But a few minutes later Raya put himself in trouble with a poor clearance which was picked up by Raphinha, and the Brentford keeper tripped Raphinha as the Brazilian went round him for a clear penalty. I could hardly watch as Raphinha stepped up to take the kick himself with his usual stuttering run-up, but he hammered his shot superbly into the top right hand corner.

This gave us a margin of safety for the first time, and even when news came through that Burnley had pulled one back, at least two goals would have to go against us (for either Burnley or Brentford) to put us back into a relegation position. And with 20 minutes remaining Brentford were reduced to ten men, as Ajer went down and couldn’t continue when they had already used all three substitutes.

So we looked even more secure, but that changed in the 77th minute, at the start of a crazy passage of play involving the ever-irritating Sergi Canos. Toney ran down the right into a crowd of players and his pass was blocked by an interception from Cooper, but the rebound fell to Wissa.

His cross found Canos at the far post, where our defence was a lot shorter in numbers. The Spaniard looped a clever header beyond Meslier into the far corner, but was booked for taking his shirt off in celebration. And yellow became red less than a minute later, when he picked up his second card for scything Raphinha down as the Brazilian raced down the wing.

After his antics at Elland Road earlier in the season he was the perfect choice of Brentford player to be sent off, and it was all the more hilarious for both his cards being so needless, as well as his pointless protest to the ref that it was his first foul! But even with nine men they were still capable of a dangerous break, which Phillips had to interrupt at the cost of a booking before it got serious.

But that was about the last time they got out of their own half, as the effort of playing with nine men caught up with the home side in the last few minutes. But although Brentford didn’t look like scoring, we had no idea what was going on at Turf Moor, so we couldn’t be sure that a draw was going to be enough. There was still the possibility that Burnley could send us down with a last gasp equaliser.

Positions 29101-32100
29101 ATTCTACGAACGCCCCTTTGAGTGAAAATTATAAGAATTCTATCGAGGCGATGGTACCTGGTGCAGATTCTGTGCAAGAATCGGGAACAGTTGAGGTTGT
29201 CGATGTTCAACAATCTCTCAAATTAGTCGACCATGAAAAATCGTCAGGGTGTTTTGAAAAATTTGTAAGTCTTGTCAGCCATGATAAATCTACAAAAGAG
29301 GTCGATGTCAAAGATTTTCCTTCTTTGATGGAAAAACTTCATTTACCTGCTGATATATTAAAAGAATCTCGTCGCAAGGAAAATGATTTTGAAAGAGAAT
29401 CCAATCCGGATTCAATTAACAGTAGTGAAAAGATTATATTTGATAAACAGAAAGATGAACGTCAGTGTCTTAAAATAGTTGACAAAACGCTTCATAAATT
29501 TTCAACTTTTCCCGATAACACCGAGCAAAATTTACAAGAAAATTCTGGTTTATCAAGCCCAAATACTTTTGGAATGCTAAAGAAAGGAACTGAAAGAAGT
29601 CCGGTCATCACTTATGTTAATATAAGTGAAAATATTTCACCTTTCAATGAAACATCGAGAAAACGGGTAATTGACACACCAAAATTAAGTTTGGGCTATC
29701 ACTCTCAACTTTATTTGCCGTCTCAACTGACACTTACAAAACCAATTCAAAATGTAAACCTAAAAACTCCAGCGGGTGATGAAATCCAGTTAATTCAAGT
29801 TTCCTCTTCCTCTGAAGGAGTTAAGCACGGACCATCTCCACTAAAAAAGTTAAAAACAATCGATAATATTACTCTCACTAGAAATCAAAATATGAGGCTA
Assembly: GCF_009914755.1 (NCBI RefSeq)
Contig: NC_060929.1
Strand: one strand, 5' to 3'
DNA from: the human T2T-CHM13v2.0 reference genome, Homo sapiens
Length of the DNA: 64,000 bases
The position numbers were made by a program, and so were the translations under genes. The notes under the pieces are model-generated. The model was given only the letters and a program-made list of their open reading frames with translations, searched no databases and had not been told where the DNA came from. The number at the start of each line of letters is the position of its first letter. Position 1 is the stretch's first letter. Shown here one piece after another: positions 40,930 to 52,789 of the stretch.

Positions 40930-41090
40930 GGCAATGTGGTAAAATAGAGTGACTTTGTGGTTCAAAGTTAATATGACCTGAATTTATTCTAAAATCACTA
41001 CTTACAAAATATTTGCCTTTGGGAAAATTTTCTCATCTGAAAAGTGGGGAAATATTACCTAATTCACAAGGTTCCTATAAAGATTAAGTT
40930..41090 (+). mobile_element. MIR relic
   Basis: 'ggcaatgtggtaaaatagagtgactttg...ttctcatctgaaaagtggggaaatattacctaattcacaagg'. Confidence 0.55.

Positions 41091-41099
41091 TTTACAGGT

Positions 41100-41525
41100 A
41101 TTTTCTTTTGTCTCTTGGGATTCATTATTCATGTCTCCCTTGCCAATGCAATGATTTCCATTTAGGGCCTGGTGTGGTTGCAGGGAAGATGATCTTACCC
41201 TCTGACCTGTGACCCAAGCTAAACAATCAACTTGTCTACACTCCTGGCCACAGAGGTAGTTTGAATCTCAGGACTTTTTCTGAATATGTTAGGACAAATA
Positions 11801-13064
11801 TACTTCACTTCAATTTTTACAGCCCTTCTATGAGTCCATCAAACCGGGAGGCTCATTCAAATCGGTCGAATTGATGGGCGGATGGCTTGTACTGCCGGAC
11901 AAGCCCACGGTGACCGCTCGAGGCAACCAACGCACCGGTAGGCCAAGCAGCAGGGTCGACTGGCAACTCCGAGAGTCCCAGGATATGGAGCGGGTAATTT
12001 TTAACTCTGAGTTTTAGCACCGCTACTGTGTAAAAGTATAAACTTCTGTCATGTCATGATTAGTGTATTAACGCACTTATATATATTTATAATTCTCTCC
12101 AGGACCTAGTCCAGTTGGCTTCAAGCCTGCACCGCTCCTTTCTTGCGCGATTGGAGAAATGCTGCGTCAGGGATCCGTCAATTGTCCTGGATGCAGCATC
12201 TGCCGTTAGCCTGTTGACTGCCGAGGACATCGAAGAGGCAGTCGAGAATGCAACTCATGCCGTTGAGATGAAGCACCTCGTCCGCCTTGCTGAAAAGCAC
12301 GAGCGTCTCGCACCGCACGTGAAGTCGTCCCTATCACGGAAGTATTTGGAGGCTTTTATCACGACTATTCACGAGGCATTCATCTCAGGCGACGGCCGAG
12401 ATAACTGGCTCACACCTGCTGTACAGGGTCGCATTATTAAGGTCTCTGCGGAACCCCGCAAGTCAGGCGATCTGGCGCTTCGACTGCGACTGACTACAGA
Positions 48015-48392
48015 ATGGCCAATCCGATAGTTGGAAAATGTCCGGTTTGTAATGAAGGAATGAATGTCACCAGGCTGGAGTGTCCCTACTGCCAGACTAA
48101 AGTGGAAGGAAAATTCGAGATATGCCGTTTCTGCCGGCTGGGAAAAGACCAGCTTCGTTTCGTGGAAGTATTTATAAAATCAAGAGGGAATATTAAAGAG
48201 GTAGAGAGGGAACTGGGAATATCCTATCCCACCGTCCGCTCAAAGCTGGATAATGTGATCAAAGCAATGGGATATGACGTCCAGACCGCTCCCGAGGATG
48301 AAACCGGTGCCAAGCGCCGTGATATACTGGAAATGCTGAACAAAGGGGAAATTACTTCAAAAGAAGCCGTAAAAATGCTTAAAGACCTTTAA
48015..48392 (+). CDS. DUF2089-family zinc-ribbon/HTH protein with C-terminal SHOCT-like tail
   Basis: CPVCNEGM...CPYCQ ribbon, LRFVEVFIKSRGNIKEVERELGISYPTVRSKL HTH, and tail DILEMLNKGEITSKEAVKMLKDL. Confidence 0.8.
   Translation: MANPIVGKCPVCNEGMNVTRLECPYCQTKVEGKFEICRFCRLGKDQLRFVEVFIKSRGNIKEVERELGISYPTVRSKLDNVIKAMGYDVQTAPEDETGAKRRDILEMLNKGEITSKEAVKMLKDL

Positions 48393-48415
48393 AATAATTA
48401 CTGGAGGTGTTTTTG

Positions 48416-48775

So as five minutes of injury time were announced we didn’t know whether we needed to throw everyone forward for a winning goal or not. But our survival was finally sealed, after a corner was cleared, but only as far as Harrison outside the area. His shot took a deflection that left Raya with no chance, leading to scenes of pandemonium in the away section, in pubs throughout West Yorkshire, and in the living rooms of Leeds fans throughout the land.

There was still a VAR check for offside, as Rodrigo had been far too slow in moving up when the defence raced forward after the clearance. But the man at Stockley Park decided that his position hadn’t blocked the view of the keeper so he wasn’t interfering with play, and the goal stood. And a few minutes later our survival was confirmed with the final whistle, and Jesse Marsch could fall on the ground in celebration.

A huge police presence in front of the away section prevented us from adding to the wave of pitch invasions that has swept the country in the last week, so Raphinha had to compensate by invading the stand instead, getting down to his shorts as he climbed up to embrace his wife. And Radz came onto the field to join the fun, complete with the beaming smile of a man who’s investment was finally safe.

When the dust has settled we will know that it’s still been an unexpectedly poor season all round and that the club will need a reset before it all starts again in August, but for now let’s just savour the pleasure of a memorable final day when just about everything went right.


Reuters